Posts Tagged ‘financial crisis’

Synovus Looks at Government Offer to Buy Shares

October 15, 2008

   While the nation’s nine largest banks have signed an agreement to sell shares in their banks to the government, smaller banks will also be a part of the action. Richard Anthony, Chairman and CEO of Synovus told me today that his company is “looking at” the offer.

Richard Anthony, Chairman and CEO, Synovus

Richard Anthony, Chairman and CEO, Synovus

  “Do you need it?” I asked,.

  “Well, not right now, but, looking to the future, we can never not be interested in capital sources.”

   He likes the idea of the government buying equity as opposed to pouring tax dollars into toxic mortgage securities, which is what it appeared would happen when Congress first agreed to the $700 billion banking bailout. 

  “So the government is going to have some ownership in banks,” I said.

  “Well, yes, but it will not be voting stock. It will be preferred stock.”

Stephen A. Melton, CB&T President and CEO

Stephen A. Melton, CB&T President and CEO

   And how has this financial crisis affected business at Synovus’ Columbus Bank and Trust Company? President and CEO Stephen Melton says business is slower, but it’s not because CB&T has changed or tightened its loan policy. That hasn’t changed, he said. “We are making fewer loans simply because demand is lower.”   

  Anthony said that the biggest problem is in the housing industry. He said that once that gets back up and running again things will get better. He was inducted into the Rotary Club of Columbus as a new member today.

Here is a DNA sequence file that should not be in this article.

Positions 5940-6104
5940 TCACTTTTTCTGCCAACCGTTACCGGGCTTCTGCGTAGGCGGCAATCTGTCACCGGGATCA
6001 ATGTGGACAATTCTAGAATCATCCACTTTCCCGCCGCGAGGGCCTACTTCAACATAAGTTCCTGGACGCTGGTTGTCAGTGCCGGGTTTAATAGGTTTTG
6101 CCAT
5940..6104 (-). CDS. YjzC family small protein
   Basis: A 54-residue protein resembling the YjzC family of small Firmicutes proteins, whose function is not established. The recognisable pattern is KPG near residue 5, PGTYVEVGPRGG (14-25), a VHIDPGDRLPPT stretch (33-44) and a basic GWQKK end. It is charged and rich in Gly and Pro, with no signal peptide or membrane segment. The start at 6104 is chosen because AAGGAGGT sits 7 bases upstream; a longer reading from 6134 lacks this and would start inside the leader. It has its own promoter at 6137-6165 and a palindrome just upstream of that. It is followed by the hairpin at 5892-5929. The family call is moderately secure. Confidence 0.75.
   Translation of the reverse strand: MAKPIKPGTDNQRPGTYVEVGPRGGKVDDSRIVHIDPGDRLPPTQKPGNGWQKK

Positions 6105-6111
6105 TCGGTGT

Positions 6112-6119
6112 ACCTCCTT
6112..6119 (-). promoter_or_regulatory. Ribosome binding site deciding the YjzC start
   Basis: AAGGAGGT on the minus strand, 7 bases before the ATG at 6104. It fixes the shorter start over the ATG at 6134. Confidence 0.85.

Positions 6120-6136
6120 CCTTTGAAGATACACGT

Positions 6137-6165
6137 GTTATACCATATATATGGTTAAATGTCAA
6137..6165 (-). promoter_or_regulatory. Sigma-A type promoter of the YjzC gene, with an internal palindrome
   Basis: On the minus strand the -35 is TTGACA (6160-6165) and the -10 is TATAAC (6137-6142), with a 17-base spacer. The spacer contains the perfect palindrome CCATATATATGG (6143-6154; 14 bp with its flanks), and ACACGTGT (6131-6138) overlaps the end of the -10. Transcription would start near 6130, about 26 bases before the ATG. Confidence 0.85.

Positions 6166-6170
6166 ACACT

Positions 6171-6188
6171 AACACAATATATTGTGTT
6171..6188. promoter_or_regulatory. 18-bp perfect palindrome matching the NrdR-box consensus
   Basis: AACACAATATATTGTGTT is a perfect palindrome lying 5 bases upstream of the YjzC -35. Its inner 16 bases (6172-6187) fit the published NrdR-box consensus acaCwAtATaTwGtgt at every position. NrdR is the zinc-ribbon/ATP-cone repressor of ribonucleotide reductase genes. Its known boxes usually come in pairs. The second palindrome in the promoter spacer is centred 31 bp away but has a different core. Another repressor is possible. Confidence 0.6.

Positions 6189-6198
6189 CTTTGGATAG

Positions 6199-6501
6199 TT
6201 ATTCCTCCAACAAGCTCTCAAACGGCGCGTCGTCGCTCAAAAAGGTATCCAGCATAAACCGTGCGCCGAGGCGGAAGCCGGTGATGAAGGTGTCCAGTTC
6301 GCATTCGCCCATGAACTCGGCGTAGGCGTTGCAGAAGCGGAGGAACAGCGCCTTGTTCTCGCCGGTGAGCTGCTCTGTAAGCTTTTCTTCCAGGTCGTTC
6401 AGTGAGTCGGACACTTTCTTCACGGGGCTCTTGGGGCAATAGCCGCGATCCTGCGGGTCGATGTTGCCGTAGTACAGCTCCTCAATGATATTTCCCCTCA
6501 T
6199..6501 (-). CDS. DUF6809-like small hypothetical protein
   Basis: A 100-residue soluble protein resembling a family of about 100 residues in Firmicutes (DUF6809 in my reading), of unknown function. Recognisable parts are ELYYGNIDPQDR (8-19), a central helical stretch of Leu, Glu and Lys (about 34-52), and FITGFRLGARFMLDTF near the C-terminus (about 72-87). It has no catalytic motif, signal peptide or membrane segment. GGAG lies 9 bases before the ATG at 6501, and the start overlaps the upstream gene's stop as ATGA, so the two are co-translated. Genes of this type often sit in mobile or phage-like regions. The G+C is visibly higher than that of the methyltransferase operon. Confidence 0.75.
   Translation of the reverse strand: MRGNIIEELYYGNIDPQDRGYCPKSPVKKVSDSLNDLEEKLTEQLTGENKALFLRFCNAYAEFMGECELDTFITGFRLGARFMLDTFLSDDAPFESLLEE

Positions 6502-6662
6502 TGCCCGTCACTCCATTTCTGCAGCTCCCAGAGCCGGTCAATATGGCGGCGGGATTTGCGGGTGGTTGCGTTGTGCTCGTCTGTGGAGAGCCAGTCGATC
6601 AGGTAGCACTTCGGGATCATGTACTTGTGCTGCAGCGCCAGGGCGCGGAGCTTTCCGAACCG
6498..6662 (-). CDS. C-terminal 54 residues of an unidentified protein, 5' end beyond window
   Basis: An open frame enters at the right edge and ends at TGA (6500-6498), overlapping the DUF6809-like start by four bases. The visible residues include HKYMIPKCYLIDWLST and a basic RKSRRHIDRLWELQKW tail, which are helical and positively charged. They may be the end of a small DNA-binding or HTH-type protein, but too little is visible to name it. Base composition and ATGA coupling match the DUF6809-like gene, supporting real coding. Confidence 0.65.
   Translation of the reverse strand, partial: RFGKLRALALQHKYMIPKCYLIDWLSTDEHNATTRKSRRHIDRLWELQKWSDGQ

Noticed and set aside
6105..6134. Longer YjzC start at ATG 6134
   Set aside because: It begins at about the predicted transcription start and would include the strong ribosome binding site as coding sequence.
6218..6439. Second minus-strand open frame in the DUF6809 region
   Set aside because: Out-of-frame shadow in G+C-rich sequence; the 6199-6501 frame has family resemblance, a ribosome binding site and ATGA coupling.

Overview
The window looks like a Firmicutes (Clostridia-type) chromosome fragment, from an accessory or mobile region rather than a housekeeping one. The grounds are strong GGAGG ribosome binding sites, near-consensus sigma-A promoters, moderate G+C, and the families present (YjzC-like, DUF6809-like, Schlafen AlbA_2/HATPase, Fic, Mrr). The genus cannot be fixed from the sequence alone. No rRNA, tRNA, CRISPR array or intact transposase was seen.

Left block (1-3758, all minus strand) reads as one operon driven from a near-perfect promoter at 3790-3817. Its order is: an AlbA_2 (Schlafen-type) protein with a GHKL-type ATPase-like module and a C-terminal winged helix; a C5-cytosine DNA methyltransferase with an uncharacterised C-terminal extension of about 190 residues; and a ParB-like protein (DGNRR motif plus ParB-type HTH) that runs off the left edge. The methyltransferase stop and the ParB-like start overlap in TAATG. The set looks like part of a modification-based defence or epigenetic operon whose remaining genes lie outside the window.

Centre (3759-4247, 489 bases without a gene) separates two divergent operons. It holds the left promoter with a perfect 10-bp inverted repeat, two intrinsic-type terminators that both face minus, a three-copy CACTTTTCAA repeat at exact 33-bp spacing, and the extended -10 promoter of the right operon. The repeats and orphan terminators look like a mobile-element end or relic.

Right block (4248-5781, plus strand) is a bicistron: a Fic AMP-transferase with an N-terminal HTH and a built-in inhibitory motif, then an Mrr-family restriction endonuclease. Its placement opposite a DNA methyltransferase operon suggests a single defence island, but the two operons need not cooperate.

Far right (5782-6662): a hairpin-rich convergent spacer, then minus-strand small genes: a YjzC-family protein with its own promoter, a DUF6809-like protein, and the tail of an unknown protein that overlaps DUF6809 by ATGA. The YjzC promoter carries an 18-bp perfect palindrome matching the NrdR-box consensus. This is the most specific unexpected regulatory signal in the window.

Another, and Quite Interesting, Perspective on the Financial Crisis

October 1, 2008

  I’ve decided that another comment I have received to a post is important enough to run it as an article post. Redoubt, of the Sin City blog, who makes a lot of sense about a lot of things, has an interesting explanation of the stock market drop, and his last paragraph also makes a good point. So here it is.


1.      If I may…

“Hardly anyone is using the word “crash” because it brings back the specter of the 1929 crash, but when the market plunges more than 700 points, the largest drop in history, the term does come to mind.”

The numbers are a bit deceiving because while a 777 point is indeed the biggest POINT drop in history, it is far from the largest percentage of total market volume drop. In truth, the crash of 1929 was far larger in scale to the actual size of the market at the time, than yesterday’s fall. In other words, 10 cents off of 1 dollar is ten percent, but even 70 cents off of 100 dollars is but seven tenths of one percent.

Another noteworthy item would be that the markets have rebounded somewhat today… closing up almost 500 points (CBS News), even without $700 billion US taxpayer dollars.

The outcome is going to be tough either way but, we only have ourselves to blame if we bankrupt the nation trying to save those institutions that, basically, created the mess to begin with.